A statue of St. Joseph and the Christ Child is seen in 2009 outside the entrance of St. Joseph’s Hospital and Medical Center in Phoenix. In 1895, the Sisters of Mercy founded what would become one of the country’s leading medical centers. Bishop Thomas J. Olmsted announced March 24 that the Eucharist can now be reserved and Mass can be celebrated in hospital and medical center’s chapel. (Ambria Hammel/CATHOLIC SUN)

Editor’s Note: This story will continue to be updated.

For the first time in 10 years, Jesus in the Blessed Sacrament will be present in the tabernacle at the historic St. Joseph’s Hospital and Medical Center. Bishop Thomas J. Olmsted extended the permission for the historic hospital established by the Mercy Sisters in 1895 to have the Eucharist present in the chapel, “in a spirit of reconciliation, mercy and healing,” according to a March 24 diocesan statement.

Mass will also be able to be celebrated in the chapel according to the current liturgical restrictions. The Mass will be livestreamed to patient rooms to be viewed by patients, healthcare professionals and staff. The first Mass was celebrated March 25, the Solemnity of the Annunciation.

“We’ve been looking for the right time to do this,” said Fr. Ignatius Mazanowski, FHS, director of medical ethics for the Diocese of Phoenix. “This was a very important time,” he added, noting the increase in patients expected to go through the hospital in the midst of the coronavirus pandemic. “We wanted to offer spiritual strength to patients, nurses, doctors and medical professionals of St. Joseph.”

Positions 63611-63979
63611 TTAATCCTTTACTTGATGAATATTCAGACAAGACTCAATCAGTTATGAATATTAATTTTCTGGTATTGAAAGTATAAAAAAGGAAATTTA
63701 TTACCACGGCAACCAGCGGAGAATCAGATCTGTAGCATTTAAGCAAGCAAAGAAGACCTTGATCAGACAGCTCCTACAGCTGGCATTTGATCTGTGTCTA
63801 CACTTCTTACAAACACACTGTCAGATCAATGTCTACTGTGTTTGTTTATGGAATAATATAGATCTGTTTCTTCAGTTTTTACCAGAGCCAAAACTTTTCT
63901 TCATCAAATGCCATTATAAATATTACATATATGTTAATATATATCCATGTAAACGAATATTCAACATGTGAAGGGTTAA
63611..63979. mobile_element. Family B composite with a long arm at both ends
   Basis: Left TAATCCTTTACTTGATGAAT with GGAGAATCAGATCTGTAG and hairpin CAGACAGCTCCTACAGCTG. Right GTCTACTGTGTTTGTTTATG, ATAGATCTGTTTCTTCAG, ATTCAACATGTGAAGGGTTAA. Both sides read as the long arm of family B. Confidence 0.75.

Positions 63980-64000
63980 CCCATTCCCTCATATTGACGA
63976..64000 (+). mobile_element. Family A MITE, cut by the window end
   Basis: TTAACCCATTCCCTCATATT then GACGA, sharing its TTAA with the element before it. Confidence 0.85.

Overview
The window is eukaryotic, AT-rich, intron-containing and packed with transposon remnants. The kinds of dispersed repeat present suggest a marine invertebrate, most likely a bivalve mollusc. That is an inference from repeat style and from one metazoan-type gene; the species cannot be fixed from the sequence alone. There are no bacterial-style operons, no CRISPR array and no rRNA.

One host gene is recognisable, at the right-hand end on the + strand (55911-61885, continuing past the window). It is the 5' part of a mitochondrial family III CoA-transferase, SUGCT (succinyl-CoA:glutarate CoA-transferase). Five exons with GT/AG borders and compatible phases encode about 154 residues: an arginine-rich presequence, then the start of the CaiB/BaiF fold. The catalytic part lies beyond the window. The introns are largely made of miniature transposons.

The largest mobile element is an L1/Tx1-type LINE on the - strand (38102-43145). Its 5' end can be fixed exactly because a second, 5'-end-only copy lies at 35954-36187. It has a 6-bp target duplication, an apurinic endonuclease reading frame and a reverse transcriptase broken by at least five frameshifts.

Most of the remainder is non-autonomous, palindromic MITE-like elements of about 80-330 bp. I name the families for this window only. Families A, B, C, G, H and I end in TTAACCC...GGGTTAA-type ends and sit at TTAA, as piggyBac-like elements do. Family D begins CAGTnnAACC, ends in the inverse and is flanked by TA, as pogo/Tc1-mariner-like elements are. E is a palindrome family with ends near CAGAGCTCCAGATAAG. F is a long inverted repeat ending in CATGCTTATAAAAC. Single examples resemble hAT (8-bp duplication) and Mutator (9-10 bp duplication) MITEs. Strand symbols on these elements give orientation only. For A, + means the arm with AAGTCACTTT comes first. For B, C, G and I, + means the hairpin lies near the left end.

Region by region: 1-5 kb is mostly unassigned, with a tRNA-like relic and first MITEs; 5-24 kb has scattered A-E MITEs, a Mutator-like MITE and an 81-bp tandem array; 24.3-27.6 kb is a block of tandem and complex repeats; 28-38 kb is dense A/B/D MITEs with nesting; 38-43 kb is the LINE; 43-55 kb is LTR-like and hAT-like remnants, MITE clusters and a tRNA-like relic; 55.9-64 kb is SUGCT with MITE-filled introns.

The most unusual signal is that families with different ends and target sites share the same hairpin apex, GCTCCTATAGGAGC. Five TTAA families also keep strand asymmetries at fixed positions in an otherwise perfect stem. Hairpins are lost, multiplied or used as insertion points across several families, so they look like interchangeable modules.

A collaborative mission committee made up of representatives of the diocese, St. Joseph’s and Creighton Medical School — a Catholic university whose students receive hands-on training at the hospital — has been working to reconcile and restore the hospital’s Catholic status.

“This step is an act of good faith toward continuing the reconciliation process between the Diocese of Phoenix and St. Joseph Hospital and Medical Center,” Fr. Ignatius said. The collaborative committee “will hopefully provide more common ground to work together and ensure that these important medical ministries are working within the ethical and religious guidelines of the Church. This present step of beginning mass and the reservation of the Eucharist at St. Joseph Hospital is an important step, but not a final step.”

The decision to allow the Eucharist in the hospital’s chapel was accelerated because of the current pandemic, said Fr. Ignatius, who is a member of the committee. The presence of the Eucharist will also allow individuals to be with the Lord in prayer, while still allowing for social distancing.

“The hope is that this would bring encouragement, consolation, and healing to minds, bodies, and spirits during this challenging time,” he said.

The hospital hosted St. John Paul II and St. Teresa of Calcutta during their historic visits to Phoenix in 1987 and 1989, respectively. Famous patients include the late Sen. John McCain and boxing heavyweight champion Muhammad Ali.

“This is an extraordinary moment in our country and world, a time when we are coming together to stop the spread of the coronavirus and care for those who are suffering,” diocesan officials said in the March 24 statement. “It is fitting that Jesus in the Holy Eucharist would be a source of healing, blessing, love and encouragement for all who go to St. Joseph’s Hospital.”

Bishop Olmsted removed St. Joseph’s Catholic status in 2010 after the hospital’s ethics committee approved the decision to terminate a pregnancy through an induced abortion.